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‘Afro-Futurism: Envisioning the Year 2070 and Beyond’

June 9, 2013

by Kheven LaGrone

“Afro-Futurism: Envisioning the Year 2070 and Beyond” reflects and builds upon African American history. The art exhibit challenges us to cherish and critique the moment. By placing African Americanism into the year 2070, the artwork and statements visualize a future to look forward to.

Afro-Futurism exhibit, Ajuan Mance, Nyame Brown
:1001BlackMen213: by Ajuan Mance and “Bantu Starship Commander” by Nyame Brown are two pieces from the Afro-Futurism exhibit. Other artists exhibited include Durrell Owens, Karen Oyekanmi, Tomye, Malik Seneferu, James P. Anderson, Danny King, Michael Ross, Jarrel Phillips and James M. Kennedy.
African American history is perhaps the most dynamic part of American history. The Emancipation Proclamation, Juneteenth, Black Codes and Reconstruction happened around 1870. The Civil Rights and Black Power Movements happened around 1970, a hundred years later. These periods redefined America. So how will African Americans/Negroes/Blacks define the world in 2070?

“Afro-Futurism” is rooted in the amazing progress African Americans have made so far and places them into the future. Many African Americans living today grew up with someone who had been born into slavery. Their grandmothers might have told them stories. Those stories may have inspired them to fight back. They – and/or their children – may have supported the defiantly revolutionary Civil Rights Movement or the militant Black Power Movement. But what is the next step in our technologically-based world?

In addition, the exhibit includes statements from 1870, 1970 and people looking into the future. They ask how much has or has not changed over the years.

As curator and creator of “Afro-Futurism,” I believe that the ever-changing technology fulfills, not replaces, those basic human needs that racism had denied. Today, we use the Internet to form communities and social networks, computers to reclaim our genealogy and cell phones to stay continually connected with loved ones.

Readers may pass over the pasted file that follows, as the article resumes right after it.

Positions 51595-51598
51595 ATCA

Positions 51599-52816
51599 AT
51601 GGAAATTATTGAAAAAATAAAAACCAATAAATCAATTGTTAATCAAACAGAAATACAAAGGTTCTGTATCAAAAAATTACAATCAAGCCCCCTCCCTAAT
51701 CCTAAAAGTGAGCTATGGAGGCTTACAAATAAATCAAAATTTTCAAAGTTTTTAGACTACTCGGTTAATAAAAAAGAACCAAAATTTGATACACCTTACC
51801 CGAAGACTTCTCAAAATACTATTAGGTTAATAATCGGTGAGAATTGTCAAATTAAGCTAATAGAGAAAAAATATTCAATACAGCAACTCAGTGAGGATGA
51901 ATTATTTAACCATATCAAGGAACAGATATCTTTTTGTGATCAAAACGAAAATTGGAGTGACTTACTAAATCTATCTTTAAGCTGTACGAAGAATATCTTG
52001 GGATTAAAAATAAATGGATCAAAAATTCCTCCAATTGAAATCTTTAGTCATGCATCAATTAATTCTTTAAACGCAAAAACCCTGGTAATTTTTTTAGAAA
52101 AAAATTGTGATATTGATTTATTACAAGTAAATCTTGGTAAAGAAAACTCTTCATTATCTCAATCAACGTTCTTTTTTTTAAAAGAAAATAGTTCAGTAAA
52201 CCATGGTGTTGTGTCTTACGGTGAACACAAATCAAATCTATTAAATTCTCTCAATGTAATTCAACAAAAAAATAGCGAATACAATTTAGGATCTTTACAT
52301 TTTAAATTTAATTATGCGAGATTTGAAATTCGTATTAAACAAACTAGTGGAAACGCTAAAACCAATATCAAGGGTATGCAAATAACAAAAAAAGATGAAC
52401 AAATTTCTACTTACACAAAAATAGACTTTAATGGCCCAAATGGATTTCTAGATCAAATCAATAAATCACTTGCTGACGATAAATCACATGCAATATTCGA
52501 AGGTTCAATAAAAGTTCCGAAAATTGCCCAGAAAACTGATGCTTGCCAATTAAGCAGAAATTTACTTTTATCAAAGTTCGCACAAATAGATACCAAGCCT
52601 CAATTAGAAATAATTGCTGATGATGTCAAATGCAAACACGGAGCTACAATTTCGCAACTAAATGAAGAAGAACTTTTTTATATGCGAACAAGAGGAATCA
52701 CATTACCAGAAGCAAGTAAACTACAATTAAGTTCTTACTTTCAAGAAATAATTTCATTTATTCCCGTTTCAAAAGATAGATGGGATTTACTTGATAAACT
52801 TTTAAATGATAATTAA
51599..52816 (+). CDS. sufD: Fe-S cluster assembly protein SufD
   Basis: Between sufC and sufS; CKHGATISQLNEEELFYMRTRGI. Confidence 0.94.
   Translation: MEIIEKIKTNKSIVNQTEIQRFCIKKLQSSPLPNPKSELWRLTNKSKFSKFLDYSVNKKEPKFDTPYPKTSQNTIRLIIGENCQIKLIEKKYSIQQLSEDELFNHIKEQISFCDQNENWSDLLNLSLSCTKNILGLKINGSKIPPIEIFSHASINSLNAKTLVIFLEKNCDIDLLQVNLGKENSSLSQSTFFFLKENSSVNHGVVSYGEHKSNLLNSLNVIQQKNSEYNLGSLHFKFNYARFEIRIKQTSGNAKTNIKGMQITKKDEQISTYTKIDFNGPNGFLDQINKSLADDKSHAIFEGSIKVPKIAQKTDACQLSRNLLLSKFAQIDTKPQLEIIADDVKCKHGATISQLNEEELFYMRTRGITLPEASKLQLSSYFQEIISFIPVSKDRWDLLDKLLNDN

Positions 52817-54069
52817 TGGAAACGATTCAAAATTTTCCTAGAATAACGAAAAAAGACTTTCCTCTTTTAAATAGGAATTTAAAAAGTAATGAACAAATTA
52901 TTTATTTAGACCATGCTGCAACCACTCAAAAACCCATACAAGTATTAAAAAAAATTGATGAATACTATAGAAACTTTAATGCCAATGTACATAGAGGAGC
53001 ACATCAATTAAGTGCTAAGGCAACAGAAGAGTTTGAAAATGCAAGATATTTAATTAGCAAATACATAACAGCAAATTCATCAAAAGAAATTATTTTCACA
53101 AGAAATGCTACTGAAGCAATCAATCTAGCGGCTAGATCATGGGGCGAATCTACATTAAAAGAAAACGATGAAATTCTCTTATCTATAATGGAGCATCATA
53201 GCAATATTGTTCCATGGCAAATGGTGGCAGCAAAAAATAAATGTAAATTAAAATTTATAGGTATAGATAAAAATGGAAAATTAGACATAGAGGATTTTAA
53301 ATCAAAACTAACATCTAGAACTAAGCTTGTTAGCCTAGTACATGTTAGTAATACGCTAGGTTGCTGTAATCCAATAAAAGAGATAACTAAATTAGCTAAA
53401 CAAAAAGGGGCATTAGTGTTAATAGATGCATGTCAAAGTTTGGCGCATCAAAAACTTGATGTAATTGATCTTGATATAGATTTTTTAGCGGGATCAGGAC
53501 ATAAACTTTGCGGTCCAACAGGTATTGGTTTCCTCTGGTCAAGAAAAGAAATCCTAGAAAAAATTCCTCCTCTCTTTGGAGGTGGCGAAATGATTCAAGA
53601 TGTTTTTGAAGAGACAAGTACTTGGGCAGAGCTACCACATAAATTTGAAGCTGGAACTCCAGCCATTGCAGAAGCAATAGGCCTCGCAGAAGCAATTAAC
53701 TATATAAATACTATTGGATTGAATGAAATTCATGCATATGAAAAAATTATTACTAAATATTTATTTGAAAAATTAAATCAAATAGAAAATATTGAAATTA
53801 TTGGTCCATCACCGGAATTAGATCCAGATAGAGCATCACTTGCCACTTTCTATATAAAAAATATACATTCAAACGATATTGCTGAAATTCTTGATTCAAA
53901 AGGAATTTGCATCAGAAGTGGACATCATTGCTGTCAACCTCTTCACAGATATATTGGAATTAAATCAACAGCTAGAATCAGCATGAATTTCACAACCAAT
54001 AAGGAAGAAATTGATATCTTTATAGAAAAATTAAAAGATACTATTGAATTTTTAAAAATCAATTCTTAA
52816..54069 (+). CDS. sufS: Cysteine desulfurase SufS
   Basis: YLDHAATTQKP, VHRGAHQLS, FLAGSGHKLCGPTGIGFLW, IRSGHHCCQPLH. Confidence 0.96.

By placing African Americanism into the year 2070, the artwork and statements visualize a future to look forward to.

I hope the exhibit will inspire many people to think about and plan for the future. Planning requires knowledge and wisdom. Wisdom requires self-reflection, self-criticism and thinking about the consequences of one’s actions.

I also hope the exhibit inspires many people to explore more possibilities. I hope the historical statements remind us of how far we have come – and what more needs to change. We always have choices in life – especially when dealing with racism or obstacles. Seeing these possibilities reveal the power of choice and the impact of any decisions made.

But to actualize some of those possibilities, I believe we need a radical, revolutionary change in our mindset. Money is not the root of all evil; it needs to be invested. Knowledge is power; education is not “acting white” or “uppity.” Power does not corrupt; it’s a basic human drive. In fact, money, knowledge and power could all work together for the future.

Kheven LaGrone, writer, artist and curator of many acclaimed exhibits, can be reached at kheven@aol.com.

 

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